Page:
Monday, September 20, 2010

Write Characters, Not Mary Sues

Meet Mary Sue.

She’s beautiful, often with hair and eyes of some unusual and striking color; brilliant, often with education and skills far beyond her age; and charismatic to the point where all other characters’ thoughts and actions revolve solely around her. Everyone likes, or at least admires her, even her worst enemies. If she has any flaws at all, they are minor and even endearing.
Oh, and readers hate her guts.
Mary Sue is a term originating in fan fiction, for a phenomenon that has probably existed since a Cro-Magnon teenager scratched a stick figure single-handedly slaying mammoths on a cave wall. Today, Mary Sue and her brothers Marty Stu and Gary Stu have branched out into fields far removed from mammoth-hunting, but they are still vectors of wish-fulfillment for their creators, and annoyances who can ruin a good story for their readers.
So, here’s my advice on how to avoid writing a Mary Sue and being mocked by readers and fellow writers for all time:

Let your protagonist be ugly.

Especially in action stories, your protagonist is likely to get into situations that would make a person dirty, sweaty, smelly, scarred, or otherwise less attractive than usual. This should be reflected in other characters’ reactions to your protagonist. If ey has just crawled through a sewer, ey should be slimy and leaving a trail of stench. Bystanders should be gagging and backing away when ey asks them for help. And the Evil Overlord is definitely not going to demand sex from em, at least not without a shower first. Unless your Evil Overlord is into that sort of thing.
And you know what? Your protagonist doesn’t even have to start out attractive! Readers don’t generally care about characters for their looks; they’ll each have a slightly different idea of what a character looks like no matter how much detail you go into. But if you’re going to spend paragraphs on your protagonist’s appearance, at least give em some flaws. Better yet, don’t waste your time. A quick mention here and there of the character’s more noticeable traits (a big nose, straight white teeth, a beer gut, large feet, those vastly over-used purple eyes) is really enough.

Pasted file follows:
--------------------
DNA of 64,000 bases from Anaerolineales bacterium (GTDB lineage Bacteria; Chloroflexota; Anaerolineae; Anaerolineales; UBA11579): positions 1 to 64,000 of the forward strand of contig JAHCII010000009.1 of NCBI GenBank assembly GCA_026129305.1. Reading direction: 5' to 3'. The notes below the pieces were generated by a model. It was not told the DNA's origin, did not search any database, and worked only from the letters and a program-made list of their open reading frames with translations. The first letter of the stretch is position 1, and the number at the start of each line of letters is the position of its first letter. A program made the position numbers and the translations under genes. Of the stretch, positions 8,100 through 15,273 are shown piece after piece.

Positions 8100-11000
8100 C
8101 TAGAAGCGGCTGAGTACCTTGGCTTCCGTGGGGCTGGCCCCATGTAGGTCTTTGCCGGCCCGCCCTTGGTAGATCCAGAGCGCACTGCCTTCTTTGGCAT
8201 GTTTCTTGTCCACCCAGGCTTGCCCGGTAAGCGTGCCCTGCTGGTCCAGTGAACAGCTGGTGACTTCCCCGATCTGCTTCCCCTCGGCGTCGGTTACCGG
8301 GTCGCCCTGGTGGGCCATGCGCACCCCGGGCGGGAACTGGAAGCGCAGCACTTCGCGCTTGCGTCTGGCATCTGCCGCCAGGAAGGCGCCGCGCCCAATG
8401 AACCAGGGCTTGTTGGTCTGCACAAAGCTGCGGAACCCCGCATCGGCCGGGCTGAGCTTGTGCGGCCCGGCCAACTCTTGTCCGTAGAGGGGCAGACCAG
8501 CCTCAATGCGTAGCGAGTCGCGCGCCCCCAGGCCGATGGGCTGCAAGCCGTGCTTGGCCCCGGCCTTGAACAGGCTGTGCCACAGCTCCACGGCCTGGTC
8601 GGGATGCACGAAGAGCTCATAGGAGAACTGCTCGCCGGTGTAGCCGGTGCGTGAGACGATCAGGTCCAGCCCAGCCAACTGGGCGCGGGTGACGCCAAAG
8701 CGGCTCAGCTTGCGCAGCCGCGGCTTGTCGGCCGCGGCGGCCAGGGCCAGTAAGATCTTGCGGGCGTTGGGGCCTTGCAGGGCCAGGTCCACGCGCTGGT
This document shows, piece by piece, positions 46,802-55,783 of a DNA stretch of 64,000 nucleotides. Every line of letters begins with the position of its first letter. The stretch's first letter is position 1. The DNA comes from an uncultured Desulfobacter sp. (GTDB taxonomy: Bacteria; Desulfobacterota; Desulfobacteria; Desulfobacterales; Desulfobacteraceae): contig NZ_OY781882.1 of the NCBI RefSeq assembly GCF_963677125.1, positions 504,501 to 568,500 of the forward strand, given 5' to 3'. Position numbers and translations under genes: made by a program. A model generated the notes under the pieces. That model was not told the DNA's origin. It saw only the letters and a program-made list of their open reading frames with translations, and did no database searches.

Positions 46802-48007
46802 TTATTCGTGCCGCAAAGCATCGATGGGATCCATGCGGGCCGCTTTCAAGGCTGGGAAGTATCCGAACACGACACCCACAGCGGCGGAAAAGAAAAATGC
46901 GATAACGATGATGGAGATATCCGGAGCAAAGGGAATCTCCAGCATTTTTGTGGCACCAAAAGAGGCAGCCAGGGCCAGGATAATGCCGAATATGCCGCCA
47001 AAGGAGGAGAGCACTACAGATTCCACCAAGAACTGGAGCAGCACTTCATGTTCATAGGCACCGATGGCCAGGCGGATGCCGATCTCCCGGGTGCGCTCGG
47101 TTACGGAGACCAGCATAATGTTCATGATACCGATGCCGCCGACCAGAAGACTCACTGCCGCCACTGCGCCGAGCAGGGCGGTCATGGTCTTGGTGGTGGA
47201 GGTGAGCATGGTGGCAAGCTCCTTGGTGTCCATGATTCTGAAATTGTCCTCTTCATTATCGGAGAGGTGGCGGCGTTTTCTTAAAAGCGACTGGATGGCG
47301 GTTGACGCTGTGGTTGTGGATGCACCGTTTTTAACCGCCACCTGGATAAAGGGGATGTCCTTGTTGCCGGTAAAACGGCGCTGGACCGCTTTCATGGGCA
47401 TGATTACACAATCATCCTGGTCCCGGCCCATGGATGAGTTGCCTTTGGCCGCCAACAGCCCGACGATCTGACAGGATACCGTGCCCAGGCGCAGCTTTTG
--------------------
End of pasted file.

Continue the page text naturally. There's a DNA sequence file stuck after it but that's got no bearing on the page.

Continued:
Give other characters their own lives.

Here’s a rule of thumb. No character should ever swoon over your protagonist without a damned good reason. Glittering purple eyes are not a good reason. Better yet, no character’s every thought should revolve around your protagonist. Some will like em, some will hate em, and, here’s a revolutionary idea: some will be completely indifferent to em.
Your secondary characters should be worrying about their own lives, not your protagonist’s. If they’re very close to the protagonist, of course they can think about em, worry about em, be annoyed by em. That’s fine. But innocent bystanders? Could probably not care less. And even those characters who have reason to care about your protagonist probably shouldn’t obsess over em.
And. Just because a secondary character dislikes your protagonist, that does not make em Evil. Remember those kids’ mystery series in which, if a character was a jerk in the beginning, you could bet on that character turning out to be an evildoer in the end? Yeah. Grownup fiction doesn’t work like that. Characters can have all kinds of reasons to dislike your protagonist. Maybe that rude storekeeper was having a bad day. Maybe the classroom bully doesn’t want your protagonist’s super-powered competition.These are neutral characters, but good guys can be jerks to your protagonist1, too. It’s true, they really can. Especially if you follow my next bit of advice.

Let your protagonist fuck up.

And I mean really fuck up. Your character should be able to make honest mistakes, have accidents, and even (gasp) do selfish, stupid, or mean things in pursuit of eir goals. And these things should have consequences for the protagonist, for other characters, and for eir goals. Let your protagonist lose eir best friend by doing something stupid and thoughtless. Let em be too arrogant to listen to a smarter character’s advice and run into trouble. Within what’s reasonable for that character, of course. A shy, meek character probably won’t pick a fight and get eir ass kicked. But if you can’t think of any way your protagonist could fuck up that wouldn’t be completely out of character, you might have an irredeemable Mary Sue on your hands . . .


*excerpt from a brilliant post by Bethany Harvey,  a writer, artist, and editor living in Gainesville, Florida. We strongly urge you to visit her blog CLICK HERE to read the rest! Thanks Bethany!
Post a Comment